Prenatal HIV Testing in the US-Mexico Border Region, 2005: The Brownsville-Matamoros Sister City Project for Women’s Health
Published Date:Sep 15 2008
Source:Prev Chronic Dis. 2008; 5(4).
Routine prenatal human immunodeficiency virus (HIV) screening provides a critical opportunity to diagnose HIV infection, begin chronic care, and prevent mother-to-child transmission. However, little is known about the prevalence of prenatal HIV testing in the US-Mexico border region. We explored the correlation between prenatal HIV testing and sociodemographic, health behavior, and health exposure characteristics.
The study sample consisted of women who delivered live infants in 2005 in hospitals with more than 100 deliveries per year and resided in Matamoros, Tamaulipas, Mexico (n = 489), or Cameron County, Texas (n = 458). We examined univariate and bivariate distributions of HIV testing in Matamoros and Cameron County and quantified the difference in odds of HIV testing by using logistic regression.
The prevalence of prenatal HIV testing varied by place of residence — 57.6% in Matamoros and 94.8% in Cameron County. Women in Cameron County were significantly more likely than those in Matamoros to be tested. Marital status, education, knowledge of methods to prevent HIV transmission (adult-to-adult), discussion of HIV screening with a health care professional during prenatal care, and previous HIV testing were significantly associated with prenatal HIV testing in Matamoros, although only the latter 2 variables were significant in Cameron County.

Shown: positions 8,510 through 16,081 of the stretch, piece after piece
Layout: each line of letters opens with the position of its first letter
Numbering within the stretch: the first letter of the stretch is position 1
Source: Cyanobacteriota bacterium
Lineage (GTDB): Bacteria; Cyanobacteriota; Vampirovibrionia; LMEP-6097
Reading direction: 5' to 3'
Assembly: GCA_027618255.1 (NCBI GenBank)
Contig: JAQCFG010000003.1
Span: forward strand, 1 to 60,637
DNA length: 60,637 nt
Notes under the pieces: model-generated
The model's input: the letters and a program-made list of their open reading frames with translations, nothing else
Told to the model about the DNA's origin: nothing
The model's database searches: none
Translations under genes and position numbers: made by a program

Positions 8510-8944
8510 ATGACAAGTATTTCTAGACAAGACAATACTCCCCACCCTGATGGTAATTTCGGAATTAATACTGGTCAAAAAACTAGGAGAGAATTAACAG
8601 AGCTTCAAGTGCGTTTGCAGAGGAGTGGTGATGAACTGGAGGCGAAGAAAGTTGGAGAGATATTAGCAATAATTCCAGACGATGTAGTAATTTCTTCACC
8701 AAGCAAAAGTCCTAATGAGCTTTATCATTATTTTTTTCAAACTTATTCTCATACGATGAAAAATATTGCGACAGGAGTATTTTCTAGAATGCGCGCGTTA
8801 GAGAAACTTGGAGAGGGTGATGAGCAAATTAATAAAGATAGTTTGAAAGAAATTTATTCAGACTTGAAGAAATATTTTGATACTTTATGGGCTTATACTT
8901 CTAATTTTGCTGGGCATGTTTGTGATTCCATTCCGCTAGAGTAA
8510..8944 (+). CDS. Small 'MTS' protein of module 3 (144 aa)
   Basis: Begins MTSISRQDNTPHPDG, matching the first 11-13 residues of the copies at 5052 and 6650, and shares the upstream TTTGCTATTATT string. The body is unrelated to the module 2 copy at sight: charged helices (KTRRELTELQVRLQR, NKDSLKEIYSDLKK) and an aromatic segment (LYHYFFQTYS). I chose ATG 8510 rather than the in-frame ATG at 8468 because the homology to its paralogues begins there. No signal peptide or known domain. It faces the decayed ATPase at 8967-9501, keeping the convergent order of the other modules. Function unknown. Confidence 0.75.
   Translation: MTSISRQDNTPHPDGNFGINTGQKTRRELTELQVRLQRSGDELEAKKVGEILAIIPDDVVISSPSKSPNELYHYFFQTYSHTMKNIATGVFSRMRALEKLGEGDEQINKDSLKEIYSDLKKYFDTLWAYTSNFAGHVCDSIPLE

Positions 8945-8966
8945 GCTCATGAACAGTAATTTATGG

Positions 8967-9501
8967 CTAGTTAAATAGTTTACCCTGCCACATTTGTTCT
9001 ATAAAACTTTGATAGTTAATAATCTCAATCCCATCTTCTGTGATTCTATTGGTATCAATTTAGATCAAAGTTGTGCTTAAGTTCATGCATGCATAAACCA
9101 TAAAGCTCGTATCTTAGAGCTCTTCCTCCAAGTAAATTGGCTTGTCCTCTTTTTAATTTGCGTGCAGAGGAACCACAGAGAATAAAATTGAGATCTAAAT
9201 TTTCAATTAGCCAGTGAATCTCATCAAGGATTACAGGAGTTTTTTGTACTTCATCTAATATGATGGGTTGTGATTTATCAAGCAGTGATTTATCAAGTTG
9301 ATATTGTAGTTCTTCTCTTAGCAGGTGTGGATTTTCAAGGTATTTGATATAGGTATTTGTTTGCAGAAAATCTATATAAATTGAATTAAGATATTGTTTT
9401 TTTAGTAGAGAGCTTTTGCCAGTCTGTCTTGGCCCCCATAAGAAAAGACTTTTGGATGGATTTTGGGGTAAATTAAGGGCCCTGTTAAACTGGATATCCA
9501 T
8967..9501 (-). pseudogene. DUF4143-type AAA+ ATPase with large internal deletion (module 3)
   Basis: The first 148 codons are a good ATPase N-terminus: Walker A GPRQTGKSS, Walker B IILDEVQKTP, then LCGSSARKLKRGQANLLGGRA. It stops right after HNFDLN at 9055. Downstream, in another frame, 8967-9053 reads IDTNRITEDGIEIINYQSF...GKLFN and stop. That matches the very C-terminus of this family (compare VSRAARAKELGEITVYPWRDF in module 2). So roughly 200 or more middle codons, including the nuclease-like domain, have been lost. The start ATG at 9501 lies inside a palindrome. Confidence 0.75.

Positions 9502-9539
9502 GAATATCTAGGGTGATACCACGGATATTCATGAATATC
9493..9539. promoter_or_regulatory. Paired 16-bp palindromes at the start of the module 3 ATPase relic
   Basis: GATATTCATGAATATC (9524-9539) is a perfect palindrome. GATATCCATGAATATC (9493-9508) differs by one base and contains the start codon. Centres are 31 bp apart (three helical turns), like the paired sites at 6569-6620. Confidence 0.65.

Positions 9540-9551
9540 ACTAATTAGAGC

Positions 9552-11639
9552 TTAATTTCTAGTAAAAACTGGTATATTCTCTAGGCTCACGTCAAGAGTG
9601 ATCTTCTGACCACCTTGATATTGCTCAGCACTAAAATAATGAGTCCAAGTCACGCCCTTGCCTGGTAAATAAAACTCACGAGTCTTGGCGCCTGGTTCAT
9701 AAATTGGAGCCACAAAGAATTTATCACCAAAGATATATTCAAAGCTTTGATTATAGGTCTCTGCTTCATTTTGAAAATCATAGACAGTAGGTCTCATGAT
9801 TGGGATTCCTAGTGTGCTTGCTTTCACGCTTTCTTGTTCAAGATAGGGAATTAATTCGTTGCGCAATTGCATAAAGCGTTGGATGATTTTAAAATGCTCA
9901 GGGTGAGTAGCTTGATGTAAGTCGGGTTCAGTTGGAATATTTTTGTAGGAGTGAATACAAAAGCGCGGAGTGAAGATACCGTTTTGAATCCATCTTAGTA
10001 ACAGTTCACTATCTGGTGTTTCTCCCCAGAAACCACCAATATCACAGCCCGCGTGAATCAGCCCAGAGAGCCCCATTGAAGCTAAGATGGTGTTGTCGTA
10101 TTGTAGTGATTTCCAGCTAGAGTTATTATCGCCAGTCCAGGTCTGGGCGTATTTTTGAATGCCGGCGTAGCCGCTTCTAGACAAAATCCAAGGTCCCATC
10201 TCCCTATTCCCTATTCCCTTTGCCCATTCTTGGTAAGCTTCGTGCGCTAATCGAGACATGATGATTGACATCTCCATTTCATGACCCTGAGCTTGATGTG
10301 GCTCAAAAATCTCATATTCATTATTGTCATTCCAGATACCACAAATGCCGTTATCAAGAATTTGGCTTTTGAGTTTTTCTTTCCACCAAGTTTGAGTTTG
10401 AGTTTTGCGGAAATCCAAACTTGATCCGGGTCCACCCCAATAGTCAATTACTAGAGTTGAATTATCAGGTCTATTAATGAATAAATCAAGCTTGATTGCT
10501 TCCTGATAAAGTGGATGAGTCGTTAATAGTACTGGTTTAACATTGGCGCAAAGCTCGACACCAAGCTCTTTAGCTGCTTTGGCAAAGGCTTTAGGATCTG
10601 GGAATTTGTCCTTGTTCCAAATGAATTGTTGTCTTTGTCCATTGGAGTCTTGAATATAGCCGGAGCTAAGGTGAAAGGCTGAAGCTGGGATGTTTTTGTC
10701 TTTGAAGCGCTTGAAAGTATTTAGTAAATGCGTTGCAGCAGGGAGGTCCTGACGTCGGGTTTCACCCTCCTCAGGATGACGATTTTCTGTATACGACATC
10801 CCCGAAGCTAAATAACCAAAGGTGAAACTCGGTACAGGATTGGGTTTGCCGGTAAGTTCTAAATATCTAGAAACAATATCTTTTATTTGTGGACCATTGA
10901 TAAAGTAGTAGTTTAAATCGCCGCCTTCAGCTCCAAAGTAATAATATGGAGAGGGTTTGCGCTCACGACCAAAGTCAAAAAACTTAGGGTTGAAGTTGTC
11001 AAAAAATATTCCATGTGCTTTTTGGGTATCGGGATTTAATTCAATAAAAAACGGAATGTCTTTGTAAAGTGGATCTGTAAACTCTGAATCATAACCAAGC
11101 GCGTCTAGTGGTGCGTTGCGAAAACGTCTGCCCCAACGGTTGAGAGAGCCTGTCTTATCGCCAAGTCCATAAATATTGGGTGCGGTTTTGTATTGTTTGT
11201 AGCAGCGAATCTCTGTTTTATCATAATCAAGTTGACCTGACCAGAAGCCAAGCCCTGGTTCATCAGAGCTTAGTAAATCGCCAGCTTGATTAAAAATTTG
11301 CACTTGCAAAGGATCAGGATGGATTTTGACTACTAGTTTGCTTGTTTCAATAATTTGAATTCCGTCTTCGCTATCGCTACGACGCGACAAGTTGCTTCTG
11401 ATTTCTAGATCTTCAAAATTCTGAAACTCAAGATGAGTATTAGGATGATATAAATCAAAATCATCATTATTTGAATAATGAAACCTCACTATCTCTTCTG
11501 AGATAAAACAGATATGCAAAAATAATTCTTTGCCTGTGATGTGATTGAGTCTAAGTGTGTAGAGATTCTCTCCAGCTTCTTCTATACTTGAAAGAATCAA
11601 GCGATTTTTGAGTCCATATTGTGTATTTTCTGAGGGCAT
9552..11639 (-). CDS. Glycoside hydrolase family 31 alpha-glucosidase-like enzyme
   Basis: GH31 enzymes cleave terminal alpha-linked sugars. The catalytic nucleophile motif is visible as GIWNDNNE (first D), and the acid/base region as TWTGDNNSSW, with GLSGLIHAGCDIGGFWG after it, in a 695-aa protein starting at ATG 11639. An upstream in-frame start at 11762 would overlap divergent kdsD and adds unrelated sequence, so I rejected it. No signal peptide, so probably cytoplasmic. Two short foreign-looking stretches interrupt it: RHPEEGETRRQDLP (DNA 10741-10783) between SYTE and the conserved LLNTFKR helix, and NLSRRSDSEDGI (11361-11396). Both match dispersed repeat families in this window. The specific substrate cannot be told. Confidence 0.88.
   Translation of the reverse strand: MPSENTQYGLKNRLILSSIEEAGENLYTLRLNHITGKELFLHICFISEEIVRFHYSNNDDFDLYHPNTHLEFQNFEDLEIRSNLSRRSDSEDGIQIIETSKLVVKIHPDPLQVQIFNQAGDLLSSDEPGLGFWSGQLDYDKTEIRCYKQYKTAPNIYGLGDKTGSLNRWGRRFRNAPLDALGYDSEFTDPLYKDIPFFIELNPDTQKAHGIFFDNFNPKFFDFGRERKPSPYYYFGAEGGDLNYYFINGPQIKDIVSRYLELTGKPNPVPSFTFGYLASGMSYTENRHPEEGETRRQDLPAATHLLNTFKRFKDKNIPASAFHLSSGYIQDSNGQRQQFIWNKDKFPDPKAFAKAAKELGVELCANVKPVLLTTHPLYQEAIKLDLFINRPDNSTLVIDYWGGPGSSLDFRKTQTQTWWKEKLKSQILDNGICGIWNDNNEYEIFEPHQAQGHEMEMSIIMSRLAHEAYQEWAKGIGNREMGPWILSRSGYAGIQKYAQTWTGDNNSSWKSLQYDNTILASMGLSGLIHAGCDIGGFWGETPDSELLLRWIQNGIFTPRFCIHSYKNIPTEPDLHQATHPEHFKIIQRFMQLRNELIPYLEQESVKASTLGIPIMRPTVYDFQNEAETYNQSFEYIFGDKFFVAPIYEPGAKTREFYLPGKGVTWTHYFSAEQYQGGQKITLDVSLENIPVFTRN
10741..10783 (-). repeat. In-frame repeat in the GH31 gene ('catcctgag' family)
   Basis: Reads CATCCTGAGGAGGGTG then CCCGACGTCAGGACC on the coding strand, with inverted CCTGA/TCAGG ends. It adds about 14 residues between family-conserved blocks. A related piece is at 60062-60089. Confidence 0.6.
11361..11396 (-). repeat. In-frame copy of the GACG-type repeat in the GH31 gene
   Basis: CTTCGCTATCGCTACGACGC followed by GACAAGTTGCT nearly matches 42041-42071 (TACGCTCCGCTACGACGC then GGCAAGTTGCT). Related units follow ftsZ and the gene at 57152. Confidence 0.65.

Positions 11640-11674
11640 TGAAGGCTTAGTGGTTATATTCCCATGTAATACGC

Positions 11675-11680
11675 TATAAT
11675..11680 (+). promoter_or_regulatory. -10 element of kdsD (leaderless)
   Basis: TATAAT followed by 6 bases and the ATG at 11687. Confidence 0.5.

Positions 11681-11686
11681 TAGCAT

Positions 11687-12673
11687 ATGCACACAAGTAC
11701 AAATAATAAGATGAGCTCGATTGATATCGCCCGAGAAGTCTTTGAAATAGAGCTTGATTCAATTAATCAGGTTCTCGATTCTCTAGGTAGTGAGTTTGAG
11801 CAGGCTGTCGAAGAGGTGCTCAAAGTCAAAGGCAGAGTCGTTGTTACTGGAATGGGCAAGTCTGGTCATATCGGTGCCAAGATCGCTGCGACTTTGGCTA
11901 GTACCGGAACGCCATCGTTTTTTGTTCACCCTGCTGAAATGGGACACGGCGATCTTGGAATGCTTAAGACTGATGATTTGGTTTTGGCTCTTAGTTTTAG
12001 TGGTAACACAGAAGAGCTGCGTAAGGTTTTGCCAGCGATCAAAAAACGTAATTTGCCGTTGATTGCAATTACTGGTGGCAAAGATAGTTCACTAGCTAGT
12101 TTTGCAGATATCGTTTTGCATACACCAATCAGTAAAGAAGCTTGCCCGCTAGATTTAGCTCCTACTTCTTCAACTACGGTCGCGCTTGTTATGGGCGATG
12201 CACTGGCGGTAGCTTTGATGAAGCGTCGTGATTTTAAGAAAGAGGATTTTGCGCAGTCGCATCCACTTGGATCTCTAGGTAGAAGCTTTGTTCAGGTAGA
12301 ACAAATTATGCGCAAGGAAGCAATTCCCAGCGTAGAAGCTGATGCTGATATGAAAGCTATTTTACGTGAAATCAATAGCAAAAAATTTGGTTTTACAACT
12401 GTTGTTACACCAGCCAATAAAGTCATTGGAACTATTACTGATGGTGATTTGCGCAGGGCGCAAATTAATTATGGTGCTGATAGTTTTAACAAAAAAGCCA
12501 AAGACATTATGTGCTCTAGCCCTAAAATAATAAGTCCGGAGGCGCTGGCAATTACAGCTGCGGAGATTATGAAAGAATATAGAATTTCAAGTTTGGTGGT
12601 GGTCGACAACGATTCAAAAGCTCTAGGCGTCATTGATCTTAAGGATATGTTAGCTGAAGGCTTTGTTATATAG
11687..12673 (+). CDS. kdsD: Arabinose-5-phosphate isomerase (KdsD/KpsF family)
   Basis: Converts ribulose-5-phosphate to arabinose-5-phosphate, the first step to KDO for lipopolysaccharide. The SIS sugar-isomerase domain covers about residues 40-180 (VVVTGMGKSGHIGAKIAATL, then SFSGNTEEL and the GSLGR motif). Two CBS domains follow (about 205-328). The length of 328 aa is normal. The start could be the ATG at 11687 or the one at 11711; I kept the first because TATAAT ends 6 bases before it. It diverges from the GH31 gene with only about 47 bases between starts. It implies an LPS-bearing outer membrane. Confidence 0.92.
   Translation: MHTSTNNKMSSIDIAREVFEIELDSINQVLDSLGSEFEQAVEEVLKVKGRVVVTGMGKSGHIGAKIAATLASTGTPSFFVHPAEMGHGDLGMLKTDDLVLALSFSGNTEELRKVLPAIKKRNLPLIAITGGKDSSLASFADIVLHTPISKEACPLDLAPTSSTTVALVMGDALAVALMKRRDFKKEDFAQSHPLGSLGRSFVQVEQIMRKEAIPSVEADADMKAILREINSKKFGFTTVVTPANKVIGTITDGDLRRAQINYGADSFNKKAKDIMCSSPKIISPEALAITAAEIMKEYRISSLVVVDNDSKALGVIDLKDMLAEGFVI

Although national policies in both the United States and Mexico recommend prenatal testing for HIV, a greater proportion of women in Cameron County were tested, compared with women in Matamoros. Efforts between Matamoros and Cameron County to improve HIV testing during pregnancy in the border region should consider correlates for testing in each community.
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